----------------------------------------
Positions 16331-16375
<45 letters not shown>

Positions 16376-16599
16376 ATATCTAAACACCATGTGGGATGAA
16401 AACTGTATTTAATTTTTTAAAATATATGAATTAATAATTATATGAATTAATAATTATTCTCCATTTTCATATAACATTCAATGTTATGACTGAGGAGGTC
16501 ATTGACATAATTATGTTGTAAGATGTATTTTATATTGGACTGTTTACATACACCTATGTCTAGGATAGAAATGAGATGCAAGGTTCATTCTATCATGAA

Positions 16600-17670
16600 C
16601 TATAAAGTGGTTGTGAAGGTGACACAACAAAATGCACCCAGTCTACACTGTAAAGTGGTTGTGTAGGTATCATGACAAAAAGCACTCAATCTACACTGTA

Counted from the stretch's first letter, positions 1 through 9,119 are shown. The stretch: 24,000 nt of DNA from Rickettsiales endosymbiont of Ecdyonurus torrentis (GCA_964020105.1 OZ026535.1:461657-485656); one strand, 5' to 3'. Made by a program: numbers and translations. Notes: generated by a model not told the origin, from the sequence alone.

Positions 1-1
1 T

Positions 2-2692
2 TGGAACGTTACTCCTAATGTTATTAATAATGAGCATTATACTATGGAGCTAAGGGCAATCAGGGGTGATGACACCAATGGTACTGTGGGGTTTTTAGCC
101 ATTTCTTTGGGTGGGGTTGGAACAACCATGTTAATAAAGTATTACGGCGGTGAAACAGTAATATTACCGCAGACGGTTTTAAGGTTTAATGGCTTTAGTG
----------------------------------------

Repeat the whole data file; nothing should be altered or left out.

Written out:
Positions 16331-16375
<45 letters not shown>

Positions 16376-16599
16376 ATATCTAAACACCATGTGGGATGAA
16401 AACTGTATTTAATTTTTTAAAATATATGAATTAATAATTATATGAATTAATAATTATTCTCCATTTTCATATAACATTCAATGTTATGACTGAGGAGGTC
16501 ATTGACATAATTATGTTGTAAGATGTATTTTATATTGGACTGTTTACATACACCTATGTCTAGGATAGAAATGAGATGCAAGGTTCATTCTATCATGAA

Positions 16600-17670
16600 C
16601 TATAAAGTGGTTGTGAAGGTGACACAACAAAATGCACCCAGTCTACACTGTAAAGTGGTTGTGTAGGTATCATGACAAAAAGCACTCAATCTACACTGTA

Counted from the stretch's first letter, positions 1 through 9,119 are shown. The stretch: 24,000 nt of DNA from Rickettsiales endosymbiont of Ecdyonurus torrentis (GCA_964020105.1 OZ026535.1:461657-485656); one strand, 5' to 3'. Made by a program: numbers and translations. Notes: generated by a model not told the origin, from the sequence alone.

Positions 1-1
1 T

Positions 2-2692
2 TGGAACGTTACTCCTAATGTTATTAATAATGAGCATTATACTATGGAGCTAAGGGCAATCAGGGGTGATGACACCAATGGTACTGTGGGGTTTTTAGCC
101 ATTTCTTTGGGTGGGGTTGGAACAACCATGTTAATAAAGTATTACGGCGGTGAAACAGTAATATTACCGCAGACGGTTTTAAGGTTTAATGGCTTTAGTG